Subscription all the things

2017-04-21 2 min read

    Reading modern technology and business news it seems that every single thing is moving to the subscription model. It’s no longer just the obvious stuff that’s being turned into a subscription with the help of technology. Software is becoming a critical part of many systems - ranging from powering cars to tractors to juicers - and would be hilarious if it weren’t so real. Software has transformed the world and now we’re trying to find the remaining places that software can be jammed into. And once the software sets in everything can be turned into a subscription model.

    Just last month there was a piece in Motherboard describing how John Deere is building software protection into their tractors that farmers have been bypassing with Ukrainian firmware. The software is incredibly sophisticated and allows tractors to become more and more automated. Unfortunately this also allows John Deere to protect their code in such a way that only authorized technicians can make the necessary repairs - something that farmers may not be willing to wait for during a busy season.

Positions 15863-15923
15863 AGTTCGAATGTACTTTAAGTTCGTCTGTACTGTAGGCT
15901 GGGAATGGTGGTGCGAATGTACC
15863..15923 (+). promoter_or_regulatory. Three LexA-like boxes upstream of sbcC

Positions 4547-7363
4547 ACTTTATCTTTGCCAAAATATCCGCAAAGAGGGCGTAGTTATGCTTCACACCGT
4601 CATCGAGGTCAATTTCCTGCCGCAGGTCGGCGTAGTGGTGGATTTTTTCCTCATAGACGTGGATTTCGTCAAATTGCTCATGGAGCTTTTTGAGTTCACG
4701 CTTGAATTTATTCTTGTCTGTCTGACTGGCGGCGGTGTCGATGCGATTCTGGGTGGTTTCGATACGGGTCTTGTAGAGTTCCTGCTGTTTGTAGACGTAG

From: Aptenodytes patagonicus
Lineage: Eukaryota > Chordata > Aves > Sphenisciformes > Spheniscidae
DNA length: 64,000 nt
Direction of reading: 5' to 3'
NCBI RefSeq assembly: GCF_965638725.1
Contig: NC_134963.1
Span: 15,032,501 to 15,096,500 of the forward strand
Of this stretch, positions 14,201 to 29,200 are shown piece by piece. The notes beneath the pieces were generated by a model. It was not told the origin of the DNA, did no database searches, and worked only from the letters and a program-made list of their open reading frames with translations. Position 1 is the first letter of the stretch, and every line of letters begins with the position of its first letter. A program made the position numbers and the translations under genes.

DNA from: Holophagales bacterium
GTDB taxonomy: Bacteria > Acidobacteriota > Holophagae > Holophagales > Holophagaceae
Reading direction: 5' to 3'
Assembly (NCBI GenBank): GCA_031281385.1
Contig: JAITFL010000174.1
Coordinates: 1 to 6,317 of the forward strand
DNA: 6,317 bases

In lighter news, this past week it was discovered that Juicero, a new age wifi-enabled juicer, serves no actual purpose and the juice packets can be squeezed just as effectively with hands instead of the machine. But of course the machine can scan the packet QR codes and let you know if they’re expired. All this for a $400 machine and up to $8 for a packet.

    In our race to push software into everything and turn everything into a subscription it seems we’ve lost a bit of common sense as well as consumer power. The subscription model is short term cheaper and appealing but comes at the loss of power and control. Unfortunately given human behavior and psychology it seems this approach is here to stay. We’re much more wired for short term thinking and getting something at an immediate discount sounds much better than buying something for a huge upfront cost. Even if we were to compare the two options against one another the subscription model would come out cheaper: businesses would be able to price the subscriptions lower since they’d expect to reduce the unit cost over time and they can monetize in a variety of other ways, possibly by selling user data and information. With these incentives I wouldn’t be surprised if in 20 years everything we consume is sold via a subscription.